III. Case for the Negative

It is worth reiterating that giving evidence for God is completely extra-credit on my part because considerations of arguments for theism are beyond the scope of the resolution. Pro has the burden of proof, not I.

1. The argument from contemporary cosmology- This is the so-called kalam cosmological argument.

  1. 1. Everything that begins to exist has a cause.
  2. 2. The universe began to exist.
  3. 3. Therefore, the universe has a cause.
  4. 4. If the universe has a cause, there exists a transcendent, personal Creator.
  5. 5. Therefore, there exists a transcendent, personal Creator.

Pro gives two general responses. First, the argument apparently commits a whole host logical fallacies (e.g., begging the question, complex cause, false authority, false cause and effect, hasty generalization, moral equivalence, etc.). Pro, let me ask you a direct question: do you take this debate seriously? Do you take me seriously? Listing a series of logical fallacies prefaced by “argument X commits these” is a lazy, unsophisticated debate tactic, an indication of your unwillingness to engage seriously and responsibly with what I have to say. Now, if you had actually explained how the argument commits these falacies, that would be a different situation. But this you haven not done. Suffice is to say, the kalam cosmological argument does not commit these fallacies, and Pro gives no reason to think otherwise.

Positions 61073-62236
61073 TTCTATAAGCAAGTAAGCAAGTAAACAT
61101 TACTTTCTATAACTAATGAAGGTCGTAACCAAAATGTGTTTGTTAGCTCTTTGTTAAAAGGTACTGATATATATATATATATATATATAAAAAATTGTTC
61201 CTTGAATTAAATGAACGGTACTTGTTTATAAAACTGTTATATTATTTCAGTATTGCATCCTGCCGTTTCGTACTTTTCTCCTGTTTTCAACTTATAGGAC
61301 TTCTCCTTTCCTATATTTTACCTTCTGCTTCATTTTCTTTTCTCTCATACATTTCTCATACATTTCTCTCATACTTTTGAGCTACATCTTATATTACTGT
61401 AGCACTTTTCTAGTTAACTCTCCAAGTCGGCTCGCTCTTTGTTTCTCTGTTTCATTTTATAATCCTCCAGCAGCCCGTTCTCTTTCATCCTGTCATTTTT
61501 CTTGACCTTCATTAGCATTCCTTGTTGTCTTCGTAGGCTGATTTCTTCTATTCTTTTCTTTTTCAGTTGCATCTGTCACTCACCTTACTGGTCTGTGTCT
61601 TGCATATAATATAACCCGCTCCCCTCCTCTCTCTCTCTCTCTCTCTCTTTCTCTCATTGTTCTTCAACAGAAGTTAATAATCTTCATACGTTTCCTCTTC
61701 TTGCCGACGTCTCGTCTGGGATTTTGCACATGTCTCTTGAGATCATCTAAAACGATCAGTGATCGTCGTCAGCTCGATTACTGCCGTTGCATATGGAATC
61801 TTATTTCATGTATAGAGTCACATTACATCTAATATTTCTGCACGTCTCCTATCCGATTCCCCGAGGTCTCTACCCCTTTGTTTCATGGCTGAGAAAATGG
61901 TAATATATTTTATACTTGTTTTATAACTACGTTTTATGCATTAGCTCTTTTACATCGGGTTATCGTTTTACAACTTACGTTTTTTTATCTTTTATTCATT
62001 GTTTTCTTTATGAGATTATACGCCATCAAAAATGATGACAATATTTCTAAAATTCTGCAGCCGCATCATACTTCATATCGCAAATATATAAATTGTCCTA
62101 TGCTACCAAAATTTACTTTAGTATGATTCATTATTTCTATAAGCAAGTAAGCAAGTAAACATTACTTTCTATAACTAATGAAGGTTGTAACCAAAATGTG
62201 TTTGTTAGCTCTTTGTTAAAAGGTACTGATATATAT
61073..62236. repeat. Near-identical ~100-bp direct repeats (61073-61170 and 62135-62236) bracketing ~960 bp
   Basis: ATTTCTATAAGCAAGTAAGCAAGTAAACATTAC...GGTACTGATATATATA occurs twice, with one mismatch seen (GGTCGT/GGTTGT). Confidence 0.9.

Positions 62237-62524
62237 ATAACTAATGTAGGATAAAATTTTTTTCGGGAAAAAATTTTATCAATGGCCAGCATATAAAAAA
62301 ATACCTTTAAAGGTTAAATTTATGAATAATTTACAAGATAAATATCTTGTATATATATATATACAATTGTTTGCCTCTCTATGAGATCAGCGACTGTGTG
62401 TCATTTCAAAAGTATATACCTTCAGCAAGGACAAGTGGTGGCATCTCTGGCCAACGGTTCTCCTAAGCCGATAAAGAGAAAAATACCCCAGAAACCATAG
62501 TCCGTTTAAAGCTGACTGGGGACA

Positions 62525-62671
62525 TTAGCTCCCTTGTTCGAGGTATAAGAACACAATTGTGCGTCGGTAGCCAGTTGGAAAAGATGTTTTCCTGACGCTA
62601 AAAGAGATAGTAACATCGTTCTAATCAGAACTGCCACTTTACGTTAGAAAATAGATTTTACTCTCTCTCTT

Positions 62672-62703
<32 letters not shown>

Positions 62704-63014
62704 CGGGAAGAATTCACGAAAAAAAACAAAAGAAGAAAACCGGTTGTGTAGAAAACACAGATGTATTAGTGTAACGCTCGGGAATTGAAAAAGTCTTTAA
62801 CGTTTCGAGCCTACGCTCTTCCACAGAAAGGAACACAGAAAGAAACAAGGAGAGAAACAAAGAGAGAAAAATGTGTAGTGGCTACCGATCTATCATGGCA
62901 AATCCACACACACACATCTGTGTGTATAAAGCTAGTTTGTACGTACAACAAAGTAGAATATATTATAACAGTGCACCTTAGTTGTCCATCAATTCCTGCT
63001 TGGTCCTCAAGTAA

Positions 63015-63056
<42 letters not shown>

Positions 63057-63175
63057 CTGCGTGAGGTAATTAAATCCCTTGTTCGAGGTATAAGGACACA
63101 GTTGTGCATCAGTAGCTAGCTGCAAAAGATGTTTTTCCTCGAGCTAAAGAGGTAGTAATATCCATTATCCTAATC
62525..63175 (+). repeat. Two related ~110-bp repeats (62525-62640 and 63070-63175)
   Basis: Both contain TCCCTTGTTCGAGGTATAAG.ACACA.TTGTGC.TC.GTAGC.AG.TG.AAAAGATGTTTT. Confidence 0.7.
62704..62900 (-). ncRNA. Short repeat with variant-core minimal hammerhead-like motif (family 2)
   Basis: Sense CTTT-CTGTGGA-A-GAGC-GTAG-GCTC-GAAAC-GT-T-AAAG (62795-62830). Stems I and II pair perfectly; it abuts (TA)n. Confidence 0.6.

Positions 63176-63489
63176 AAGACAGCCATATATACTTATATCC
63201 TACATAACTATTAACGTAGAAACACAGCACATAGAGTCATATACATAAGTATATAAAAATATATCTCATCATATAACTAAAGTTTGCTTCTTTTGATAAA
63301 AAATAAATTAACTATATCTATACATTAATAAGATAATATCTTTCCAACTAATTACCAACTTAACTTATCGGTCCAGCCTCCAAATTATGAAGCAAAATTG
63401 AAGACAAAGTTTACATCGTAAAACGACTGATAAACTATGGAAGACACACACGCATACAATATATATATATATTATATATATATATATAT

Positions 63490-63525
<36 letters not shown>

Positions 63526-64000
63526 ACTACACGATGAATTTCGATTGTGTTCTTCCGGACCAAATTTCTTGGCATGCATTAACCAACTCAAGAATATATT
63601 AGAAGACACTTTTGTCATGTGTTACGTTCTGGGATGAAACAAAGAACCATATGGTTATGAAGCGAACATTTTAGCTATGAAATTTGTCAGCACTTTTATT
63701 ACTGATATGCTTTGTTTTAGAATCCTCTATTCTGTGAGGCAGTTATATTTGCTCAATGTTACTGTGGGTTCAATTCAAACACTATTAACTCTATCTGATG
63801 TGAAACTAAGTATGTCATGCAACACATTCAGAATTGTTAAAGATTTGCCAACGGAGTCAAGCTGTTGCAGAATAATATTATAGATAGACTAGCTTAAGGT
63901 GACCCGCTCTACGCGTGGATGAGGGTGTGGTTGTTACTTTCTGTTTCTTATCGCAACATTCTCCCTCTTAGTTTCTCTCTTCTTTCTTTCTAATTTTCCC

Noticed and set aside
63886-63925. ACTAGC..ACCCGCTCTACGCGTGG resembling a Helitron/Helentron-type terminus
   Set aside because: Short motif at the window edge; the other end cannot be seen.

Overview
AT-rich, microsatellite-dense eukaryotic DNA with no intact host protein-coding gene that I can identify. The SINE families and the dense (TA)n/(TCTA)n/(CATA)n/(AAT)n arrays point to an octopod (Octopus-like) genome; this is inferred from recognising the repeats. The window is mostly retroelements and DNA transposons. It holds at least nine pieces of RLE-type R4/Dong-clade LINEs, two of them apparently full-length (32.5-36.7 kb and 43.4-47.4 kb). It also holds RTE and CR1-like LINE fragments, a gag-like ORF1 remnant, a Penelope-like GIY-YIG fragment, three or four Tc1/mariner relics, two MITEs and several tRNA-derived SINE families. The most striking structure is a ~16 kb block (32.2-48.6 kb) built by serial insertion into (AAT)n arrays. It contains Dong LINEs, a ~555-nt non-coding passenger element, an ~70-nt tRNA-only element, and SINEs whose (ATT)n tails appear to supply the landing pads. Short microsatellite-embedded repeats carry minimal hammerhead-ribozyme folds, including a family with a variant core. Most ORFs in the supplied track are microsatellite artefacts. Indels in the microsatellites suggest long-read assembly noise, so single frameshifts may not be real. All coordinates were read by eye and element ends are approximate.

Second, the cosmological argument, in addition to the above, commits the god-of-the gaps fallacy. In response, it needs to be pointed out that science is only used to establish premise (2). I am not arguing that science proves the existence of God, but only that scientific evidence implies the beginning of the universe. Theological implications only follow when (2) is seen in light of a broader philosophical argument for God. So we go from science to the beginning of the universe, and from there, philosophy to God. This is a perfectly valid procedure that does not commit the god-of-the-gaps fallacy. Moreover, the atheist's protest that evidence for an eternal universe may one day be found reflects nothing more than the faith of an atheist.

2. The argument from objective moral values and duties - This is the moral argument as developed by philosopher William Lane Craig.

  1. 1. If God does not exist, objective moral values and duties exist.
  2. 2. Objective moral values and duties exist.
  3. 3. Therefore, God exists.